I have an archeology book that I am still in the midst of reading, “The Lost Empire of Atlantis,” by Gavin Menzies a British archeologist.  He begins his story with a high level of skepticism about an actual “island called Atlantis.”  By the end of his journey of discovery, he leaves his readers with a discovered empire of Atlantis.  An empire founded by a people we now call the Minoans.

Archeology isn’t dependent on wishful thinking and old wives’ tales.  We learn the proofs of old stories by way of the discovery of human remains:  skeletal, pottery, weapons, jewelry, and other known artifacts.  Where Mr. Menzies could finally draw certain conclusions about an actual empire of Atlantis, was from ship building, actual bronze age trade routes; with the Minoans a central civilization in all of that.  Also, the American continent was part of their empire.   So far, it is proving to be a delightful book.  I am glad I purchased this.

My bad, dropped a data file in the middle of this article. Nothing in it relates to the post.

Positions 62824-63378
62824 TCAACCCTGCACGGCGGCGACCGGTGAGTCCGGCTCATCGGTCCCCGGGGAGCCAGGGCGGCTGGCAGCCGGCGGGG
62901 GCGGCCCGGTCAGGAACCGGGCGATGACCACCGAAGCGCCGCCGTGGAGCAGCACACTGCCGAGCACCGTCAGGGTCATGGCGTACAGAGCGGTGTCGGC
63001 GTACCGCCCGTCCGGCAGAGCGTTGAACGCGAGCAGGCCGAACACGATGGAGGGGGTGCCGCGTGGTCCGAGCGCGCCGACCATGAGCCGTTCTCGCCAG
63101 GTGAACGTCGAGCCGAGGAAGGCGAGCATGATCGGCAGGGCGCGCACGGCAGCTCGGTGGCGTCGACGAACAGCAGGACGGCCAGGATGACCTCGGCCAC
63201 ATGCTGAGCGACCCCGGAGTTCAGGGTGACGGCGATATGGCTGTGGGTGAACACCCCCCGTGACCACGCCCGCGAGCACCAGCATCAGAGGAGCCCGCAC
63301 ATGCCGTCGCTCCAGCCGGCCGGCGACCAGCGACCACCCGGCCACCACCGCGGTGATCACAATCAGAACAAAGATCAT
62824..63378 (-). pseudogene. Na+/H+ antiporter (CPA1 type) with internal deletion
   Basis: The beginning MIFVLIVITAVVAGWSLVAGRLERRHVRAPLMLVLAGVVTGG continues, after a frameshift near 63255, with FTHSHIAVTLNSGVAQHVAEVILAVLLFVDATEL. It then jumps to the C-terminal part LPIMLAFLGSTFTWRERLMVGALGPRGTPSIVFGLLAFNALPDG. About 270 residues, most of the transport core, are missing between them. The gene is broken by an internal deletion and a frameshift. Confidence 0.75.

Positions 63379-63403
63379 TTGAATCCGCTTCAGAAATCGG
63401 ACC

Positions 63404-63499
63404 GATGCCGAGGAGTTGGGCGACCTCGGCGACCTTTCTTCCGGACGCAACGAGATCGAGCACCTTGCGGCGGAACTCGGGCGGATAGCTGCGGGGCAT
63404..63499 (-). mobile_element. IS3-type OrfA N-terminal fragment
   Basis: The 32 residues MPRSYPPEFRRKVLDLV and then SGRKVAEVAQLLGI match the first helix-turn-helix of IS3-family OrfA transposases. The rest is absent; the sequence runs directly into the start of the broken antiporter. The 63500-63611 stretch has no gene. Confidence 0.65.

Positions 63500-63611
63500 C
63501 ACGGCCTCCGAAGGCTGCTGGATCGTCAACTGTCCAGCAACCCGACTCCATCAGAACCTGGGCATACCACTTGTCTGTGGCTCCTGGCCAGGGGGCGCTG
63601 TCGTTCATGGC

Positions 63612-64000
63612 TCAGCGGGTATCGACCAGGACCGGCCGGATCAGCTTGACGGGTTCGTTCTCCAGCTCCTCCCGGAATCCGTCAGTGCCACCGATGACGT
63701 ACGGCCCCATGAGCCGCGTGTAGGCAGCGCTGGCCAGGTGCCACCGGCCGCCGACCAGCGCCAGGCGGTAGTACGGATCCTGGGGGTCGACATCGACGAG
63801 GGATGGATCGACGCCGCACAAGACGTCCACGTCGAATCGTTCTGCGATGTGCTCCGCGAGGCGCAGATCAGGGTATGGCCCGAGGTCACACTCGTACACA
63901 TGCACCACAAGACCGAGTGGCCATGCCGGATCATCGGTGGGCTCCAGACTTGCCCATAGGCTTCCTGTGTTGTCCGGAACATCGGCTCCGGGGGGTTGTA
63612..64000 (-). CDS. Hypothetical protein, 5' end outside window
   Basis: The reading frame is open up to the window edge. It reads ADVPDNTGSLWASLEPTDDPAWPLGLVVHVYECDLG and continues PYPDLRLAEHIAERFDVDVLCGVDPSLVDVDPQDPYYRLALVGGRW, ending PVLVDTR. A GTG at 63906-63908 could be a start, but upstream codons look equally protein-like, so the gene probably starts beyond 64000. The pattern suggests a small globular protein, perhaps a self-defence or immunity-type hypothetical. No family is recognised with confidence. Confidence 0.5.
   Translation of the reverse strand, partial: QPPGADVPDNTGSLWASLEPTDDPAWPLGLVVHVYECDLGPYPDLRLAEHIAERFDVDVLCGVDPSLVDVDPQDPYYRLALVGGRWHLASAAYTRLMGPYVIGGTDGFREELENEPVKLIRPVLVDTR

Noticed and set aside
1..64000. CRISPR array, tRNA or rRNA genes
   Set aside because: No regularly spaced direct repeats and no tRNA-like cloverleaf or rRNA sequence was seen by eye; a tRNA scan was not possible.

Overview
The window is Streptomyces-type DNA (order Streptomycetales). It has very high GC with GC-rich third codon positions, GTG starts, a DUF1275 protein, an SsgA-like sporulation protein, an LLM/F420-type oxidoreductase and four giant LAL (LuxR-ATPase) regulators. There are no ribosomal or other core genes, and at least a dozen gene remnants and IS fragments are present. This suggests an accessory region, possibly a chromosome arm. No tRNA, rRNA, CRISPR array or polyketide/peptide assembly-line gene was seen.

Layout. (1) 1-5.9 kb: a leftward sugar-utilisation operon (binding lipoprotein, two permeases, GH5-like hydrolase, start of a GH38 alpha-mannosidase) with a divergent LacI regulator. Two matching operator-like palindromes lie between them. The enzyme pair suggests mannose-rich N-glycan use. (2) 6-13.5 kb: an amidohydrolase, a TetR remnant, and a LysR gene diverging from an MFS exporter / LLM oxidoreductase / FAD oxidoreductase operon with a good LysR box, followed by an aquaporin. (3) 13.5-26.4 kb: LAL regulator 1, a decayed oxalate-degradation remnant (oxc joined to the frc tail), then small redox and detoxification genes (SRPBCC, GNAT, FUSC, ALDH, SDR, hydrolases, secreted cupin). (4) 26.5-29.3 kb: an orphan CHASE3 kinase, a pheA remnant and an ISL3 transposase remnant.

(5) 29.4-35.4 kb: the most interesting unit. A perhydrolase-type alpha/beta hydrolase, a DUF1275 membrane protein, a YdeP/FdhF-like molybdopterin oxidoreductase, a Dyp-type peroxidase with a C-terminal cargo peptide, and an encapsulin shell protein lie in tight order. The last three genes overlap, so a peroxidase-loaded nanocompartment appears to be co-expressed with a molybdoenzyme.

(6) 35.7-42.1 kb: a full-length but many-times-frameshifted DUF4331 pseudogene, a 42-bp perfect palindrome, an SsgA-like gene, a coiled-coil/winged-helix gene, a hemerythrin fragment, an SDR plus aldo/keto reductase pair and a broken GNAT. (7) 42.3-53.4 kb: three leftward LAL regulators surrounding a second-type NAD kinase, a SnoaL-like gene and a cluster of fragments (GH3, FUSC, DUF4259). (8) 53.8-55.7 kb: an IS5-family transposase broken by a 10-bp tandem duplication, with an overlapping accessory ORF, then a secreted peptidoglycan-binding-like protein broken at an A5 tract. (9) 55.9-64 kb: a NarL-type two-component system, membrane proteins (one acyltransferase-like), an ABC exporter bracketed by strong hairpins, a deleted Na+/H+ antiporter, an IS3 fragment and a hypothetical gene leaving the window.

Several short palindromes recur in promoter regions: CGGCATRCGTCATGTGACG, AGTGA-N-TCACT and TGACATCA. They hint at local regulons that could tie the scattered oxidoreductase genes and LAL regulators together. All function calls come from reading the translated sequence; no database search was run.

Finally, a short summary of my first ever book now on Amazon.com, as a Kindle e-book.  “Are You a Space Alien?  And other adventures” blends ancient biblical stories with modern scientific research into human DNA.  Right along with Eric Von Danakan’s questions about “were humanities’ Gods” from outer space?  If Ezekiel does his poor best to describe a factual space ship to his fellow countrymen, with God as the pilot, then Mr. Von Danakan might just have a point about that.  My take then, is that “God” is of the Ka’aern drauro.  A deep space humanoid people who are war-like in their aggression.  Further, they are a highly bigoted people.  If you don’t look like them, act like them, you are unsuited to go on living.  Their latest foes of choice are the Vracny.  In three parts of this book, the beginning ledes are of an invasive war and the Vracny struggle for survival before they fully destroy the Ka’aern drauro.  How the Ka’aern drauro created bio-engineering weaponry, by coming to Earth and making man from primitive ape like creatures.  Finally, what was done to their [especially] Vracny captives.  The rest of the story is of:  crime novel, people with remarkable alien DNA living supposedly normal human lives; that is until the “parent race” shows up with the intent to claim them.  Also, American politics and extremes in religion are parodied.  Of the last in particular, I think that it is essential to do this; to parody American politics and extremes in religion.  Just take a good close look at the “letters to the editors.”  Then take a look at the written records of history.  Roger Williams never once denied God.  But he did deny that governments should “impose their will,” or define how people of individual conscious ought to believe.